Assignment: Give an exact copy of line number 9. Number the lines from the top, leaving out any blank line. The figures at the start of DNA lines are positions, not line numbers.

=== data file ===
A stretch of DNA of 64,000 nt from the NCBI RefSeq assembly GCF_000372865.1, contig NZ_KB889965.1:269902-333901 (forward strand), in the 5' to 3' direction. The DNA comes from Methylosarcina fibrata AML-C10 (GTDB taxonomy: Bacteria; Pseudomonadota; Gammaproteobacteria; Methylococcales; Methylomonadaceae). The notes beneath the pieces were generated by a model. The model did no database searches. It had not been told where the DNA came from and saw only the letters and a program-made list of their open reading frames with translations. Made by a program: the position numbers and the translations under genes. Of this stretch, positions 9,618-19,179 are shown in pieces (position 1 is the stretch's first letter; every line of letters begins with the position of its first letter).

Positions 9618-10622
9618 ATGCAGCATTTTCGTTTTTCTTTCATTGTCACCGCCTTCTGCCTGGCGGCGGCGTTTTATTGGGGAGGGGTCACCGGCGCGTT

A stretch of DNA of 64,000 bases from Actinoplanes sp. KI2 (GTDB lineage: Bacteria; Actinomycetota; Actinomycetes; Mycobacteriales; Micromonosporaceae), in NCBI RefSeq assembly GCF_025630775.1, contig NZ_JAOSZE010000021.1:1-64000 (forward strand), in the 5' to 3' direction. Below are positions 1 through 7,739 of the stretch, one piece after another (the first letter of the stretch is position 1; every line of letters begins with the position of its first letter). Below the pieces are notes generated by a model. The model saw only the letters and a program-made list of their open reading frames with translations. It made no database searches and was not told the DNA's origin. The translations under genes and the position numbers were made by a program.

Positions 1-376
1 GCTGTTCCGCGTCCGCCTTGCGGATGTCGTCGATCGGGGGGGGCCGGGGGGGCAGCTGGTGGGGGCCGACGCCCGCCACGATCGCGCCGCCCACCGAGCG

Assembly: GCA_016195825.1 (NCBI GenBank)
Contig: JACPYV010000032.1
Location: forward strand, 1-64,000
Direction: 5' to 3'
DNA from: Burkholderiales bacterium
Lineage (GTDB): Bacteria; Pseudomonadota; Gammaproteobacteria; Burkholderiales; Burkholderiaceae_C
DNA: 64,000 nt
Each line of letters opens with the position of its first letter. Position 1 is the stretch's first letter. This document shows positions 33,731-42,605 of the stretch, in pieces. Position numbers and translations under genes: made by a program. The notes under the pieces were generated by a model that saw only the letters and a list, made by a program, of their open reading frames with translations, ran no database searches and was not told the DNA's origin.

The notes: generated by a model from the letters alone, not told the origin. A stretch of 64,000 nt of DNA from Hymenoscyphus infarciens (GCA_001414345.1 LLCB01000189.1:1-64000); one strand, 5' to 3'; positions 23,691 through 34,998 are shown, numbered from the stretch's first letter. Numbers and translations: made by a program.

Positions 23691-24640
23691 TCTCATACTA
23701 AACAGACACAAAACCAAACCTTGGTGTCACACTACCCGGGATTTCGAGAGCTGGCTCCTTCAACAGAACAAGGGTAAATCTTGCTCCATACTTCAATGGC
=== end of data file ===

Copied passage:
Location: forward strand, 1-64,000